Last year we featured Captioning on Glass, an application that uses Google Glass and an Android device to translate speech to text in real time. Now a group of teenagers claim they can provide us with a device that has the same capabilities.
Earlier this year we saw a project where Google Glass was used to project an interpreter for deaf students. A team of researchers at Georgia Institute of Technology have come up with a more immediate solution for people that are hard of hearing.
We Love Fine and writer Matt Fraction’s H Signs t-shirt is based on Hawkeye #19. That issue of Fraction’s and David Aja’s comic book series has been lauded for its portrayal of daily life for deaf people.
We’ve seen Google Glass used to help blind people. Researchers at Brigham Young University (BYU) on the other hand are using Glass as well as other head-mounted displays to help deaf students learn. They call their project Signglasses.
While there’s plenty of hype going on about smartwatches these days, most of the watches out there solve fairly superfluous problems – like seeing that you have a phone call because you’re too lazy to get the phone out of your pocket.
A few months ago we saw a concept for a camera-based device that is meant to recognize sign language and translate it into spoken words. A Ukrainian-based team has something better: a working prototype of a smart glove with the exact same capability.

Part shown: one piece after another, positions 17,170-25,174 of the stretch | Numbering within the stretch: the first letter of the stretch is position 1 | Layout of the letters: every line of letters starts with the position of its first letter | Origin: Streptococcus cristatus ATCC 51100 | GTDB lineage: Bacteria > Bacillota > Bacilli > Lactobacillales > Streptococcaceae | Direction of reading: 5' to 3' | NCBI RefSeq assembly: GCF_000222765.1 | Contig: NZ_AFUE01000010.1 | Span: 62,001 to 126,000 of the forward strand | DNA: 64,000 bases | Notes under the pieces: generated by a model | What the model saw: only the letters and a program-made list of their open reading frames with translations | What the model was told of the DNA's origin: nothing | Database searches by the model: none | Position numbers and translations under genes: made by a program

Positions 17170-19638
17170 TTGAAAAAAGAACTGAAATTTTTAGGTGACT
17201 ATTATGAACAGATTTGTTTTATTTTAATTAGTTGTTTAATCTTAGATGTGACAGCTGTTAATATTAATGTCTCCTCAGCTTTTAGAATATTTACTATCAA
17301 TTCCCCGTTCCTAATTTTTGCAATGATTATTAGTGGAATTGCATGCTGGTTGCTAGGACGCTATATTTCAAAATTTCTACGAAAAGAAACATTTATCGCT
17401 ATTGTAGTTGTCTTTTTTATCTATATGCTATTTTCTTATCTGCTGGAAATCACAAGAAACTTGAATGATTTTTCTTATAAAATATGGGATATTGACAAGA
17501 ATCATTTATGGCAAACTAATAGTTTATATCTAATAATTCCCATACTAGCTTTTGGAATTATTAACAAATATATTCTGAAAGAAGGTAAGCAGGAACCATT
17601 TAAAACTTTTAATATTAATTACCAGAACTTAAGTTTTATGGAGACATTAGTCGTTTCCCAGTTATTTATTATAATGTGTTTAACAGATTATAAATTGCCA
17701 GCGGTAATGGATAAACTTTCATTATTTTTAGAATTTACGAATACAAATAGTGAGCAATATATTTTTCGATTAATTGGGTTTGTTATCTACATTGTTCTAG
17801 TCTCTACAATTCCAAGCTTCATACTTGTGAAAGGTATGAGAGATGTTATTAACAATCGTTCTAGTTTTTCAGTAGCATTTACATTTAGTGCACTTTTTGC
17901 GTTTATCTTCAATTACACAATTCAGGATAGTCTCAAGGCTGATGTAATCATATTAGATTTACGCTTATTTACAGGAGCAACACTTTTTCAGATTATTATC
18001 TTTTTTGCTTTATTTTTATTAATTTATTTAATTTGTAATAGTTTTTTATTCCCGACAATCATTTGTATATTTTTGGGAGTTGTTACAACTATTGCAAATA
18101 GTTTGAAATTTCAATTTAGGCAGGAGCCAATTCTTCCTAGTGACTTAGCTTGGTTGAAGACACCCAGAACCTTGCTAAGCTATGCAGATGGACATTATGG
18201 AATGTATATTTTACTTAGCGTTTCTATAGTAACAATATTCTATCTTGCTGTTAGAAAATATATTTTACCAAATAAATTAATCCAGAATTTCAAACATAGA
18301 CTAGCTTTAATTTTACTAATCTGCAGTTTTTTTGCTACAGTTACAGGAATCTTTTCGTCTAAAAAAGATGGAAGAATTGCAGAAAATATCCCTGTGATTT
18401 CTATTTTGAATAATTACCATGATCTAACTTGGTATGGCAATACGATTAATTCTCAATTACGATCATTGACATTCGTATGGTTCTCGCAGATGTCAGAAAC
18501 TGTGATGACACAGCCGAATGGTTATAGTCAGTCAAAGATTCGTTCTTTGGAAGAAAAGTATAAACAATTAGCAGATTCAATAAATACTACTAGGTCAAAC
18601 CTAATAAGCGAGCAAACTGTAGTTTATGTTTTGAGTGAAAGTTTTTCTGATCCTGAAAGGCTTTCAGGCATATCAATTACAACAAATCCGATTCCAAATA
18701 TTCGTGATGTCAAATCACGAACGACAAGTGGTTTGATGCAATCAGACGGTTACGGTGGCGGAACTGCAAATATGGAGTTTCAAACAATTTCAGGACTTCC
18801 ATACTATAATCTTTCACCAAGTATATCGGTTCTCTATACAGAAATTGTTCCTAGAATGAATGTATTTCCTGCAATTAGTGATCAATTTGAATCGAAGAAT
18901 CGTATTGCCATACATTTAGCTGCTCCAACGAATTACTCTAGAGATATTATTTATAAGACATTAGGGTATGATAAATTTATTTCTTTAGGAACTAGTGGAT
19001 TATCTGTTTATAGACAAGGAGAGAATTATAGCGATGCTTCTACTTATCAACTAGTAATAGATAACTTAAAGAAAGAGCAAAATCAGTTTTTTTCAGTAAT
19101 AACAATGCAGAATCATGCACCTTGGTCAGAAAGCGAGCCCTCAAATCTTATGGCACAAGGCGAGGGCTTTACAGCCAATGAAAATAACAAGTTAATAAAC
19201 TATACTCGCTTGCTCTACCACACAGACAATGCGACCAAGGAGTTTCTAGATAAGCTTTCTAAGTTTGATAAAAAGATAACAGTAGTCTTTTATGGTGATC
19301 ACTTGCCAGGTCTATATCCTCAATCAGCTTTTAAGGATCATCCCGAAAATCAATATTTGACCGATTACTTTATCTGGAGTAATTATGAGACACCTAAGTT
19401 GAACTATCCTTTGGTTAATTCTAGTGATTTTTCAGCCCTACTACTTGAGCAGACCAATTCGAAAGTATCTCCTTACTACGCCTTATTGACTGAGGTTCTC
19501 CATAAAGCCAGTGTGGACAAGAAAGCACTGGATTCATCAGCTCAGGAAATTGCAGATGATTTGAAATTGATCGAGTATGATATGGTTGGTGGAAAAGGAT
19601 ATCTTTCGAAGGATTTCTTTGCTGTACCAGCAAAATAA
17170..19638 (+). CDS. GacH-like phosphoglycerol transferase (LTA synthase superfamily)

Not that hearing aids are unsightly, but some people who use them actually find how they look pretty annoying. But it’s better to have them than not be able to hear what people are saying around you, right?
If you’re have difficulty hearing or are deaf, going to the movies can be a challenge unless you manage to find a showing or a theater with special projected captions. Thanks to a new Sony technology, you can now view captions on any showing of a digitally-projected film, without requiring that everyone watch the captions.
A group of students from the engineering technology and industrial design programs of the University of Houston have come up with a concept for a device that can read sign language and translate it into audible words, as well as translate spoken word into sign language.
Microsoft’s Xbox 360 add-on has been a hit not just with gamers but with modders and hackers as well. While only a few of its launch games are truly unique and imaginative – Dance Central and Kinectimals come to mind – more and more people are discovering a variety of non-gaming related purposes for Kinect, from rendering a person invisible to controlling drones.
Developed by Kobe-based fire extinguisher company Air Water Safety Service and Seems, a bioventure in Tokyo, this unusual fire alarm is specially designed to wake up or warn hearing impaired people by releasing wasabi stench instead of sounding an alarm.